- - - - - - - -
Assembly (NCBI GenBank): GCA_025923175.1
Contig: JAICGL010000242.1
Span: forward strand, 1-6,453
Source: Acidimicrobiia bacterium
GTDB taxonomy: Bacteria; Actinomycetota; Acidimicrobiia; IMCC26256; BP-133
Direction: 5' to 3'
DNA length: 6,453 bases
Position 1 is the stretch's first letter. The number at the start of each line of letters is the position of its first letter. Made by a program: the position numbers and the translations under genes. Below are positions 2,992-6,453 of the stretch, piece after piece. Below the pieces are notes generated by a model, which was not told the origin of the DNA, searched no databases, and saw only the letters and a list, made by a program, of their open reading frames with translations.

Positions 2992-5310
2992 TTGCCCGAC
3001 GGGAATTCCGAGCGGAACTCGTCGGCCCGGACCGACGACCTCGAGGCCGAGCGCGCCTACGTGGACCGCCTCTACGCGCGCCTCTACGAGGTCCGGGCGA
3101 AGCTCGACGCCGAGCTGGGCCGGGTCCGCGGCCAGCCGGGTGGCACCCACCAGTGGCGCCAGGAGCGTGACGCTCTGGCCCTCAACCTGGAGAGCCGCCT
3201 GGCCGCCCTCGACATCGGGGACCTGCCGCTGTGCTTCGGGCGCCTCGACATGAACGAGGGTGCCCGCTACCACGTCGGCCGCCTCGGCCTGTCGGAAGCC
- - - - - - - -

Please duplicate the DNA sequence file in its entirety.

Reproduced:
Assembly (NCBI GenBank): GCA_025923175.1
Contig: JAICGL010000242.1
Span: forward strand, 1-6,453
Source: Acidimicrobiia bacterium
GTDB taxonomy: Bacteria; Actinomycetota; Acidimicrobiia; IMCC26256; BP-133
Direction: 5' to 3'
DNA length: 6,453 bases
Position 1 is the stretch's first letter. The number at the start of each line of letters is the position of its first letter. Made by a program: the position numbers and the translations under genes. Below are positions 2,992-6,453 of the stretch, piece after piece. Below the pieces are notes generated by a model, which was not told the origin of the DNA, searched no databases, and saw only the letters and a list, made by a program, of their open reading frames with translations.

Positions 2992-5310
2992 TTGCCCGAC
3001 GGGAATTCCGAGCGGAACTCGTCGGCCCGGACCGACGACCTCGAGGCCGAGCGCGCCTACGTGGACCGCCTCTACGCGCGCCTCTACGAGGTCCGGGCGA
3101 AGCTCGACGCCGAGCTGGGCCGGGTCCGCGGCCAGCCGGGTGGCACCCACCAGTGGCGCCAGGAGCGTGACGCTCTGGCCCTCAACCTGGAGAGCCGCCT
3201 GGCCGCCCTCGACATCGGGGACCTGCCGCTGTGCTTCGGGCGCCTCGACATGAACGAGGGTGCCCGCTACCACGTCGGCCGCCTCGGCCTGTCGGAAGCC